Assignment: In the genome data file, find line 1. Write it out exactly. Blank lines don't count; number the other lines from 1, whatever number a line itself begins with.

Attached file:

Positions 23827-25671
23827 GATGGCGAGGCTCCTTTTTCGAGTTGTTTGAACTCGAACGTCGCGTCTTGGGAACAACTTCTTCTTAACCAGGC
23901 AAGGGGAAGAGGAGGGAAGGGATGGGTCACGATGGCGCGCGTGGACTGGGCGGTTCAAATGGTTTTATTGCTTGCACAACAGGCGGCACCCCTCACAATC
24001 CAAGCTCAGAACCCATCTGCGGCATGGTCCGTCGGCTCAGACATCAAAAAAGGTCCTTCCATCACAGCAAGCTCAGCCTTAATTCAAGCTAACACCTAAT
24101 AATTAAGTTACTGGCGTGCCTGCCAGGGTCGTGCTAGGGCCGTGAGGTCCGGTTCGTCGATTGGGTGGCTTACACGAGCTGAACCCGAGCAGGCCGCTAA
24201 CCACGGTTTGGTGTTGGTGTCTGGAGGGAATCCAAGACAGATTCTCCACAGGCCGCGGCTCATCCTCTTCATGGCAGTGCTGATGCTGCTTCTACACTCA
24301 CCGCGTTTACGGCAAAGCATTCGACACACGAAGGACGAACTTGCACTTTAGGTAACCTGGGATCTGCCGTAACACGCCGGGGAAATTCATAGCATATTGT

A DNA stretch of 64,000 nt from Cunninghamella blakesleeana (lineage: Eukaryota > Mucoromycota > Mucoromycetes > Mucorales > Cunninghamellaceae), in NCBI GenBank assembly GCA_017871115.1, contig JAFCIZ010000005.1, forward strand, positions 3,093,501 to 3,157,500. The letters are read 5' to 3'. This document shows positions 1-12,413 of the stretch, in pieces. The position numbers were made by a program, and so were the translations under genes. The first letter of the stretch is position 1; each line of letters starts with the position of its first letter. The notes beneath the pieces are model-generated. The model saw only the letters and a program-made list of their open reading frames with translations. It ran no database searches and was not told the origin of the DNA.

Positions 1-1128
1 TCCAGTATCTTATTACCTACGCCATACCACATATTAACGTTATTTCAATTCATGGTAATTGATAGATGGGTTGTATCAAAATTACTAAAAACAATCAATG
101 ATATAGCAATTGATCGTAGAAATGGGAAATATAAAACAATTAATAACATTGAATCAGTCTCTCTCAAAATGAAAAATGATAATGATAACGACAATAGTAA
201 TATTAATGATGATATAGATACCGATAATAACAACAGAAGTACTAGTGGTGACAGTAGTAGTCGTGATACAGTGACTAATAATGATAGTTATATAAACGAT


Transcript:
Positions 23827-25671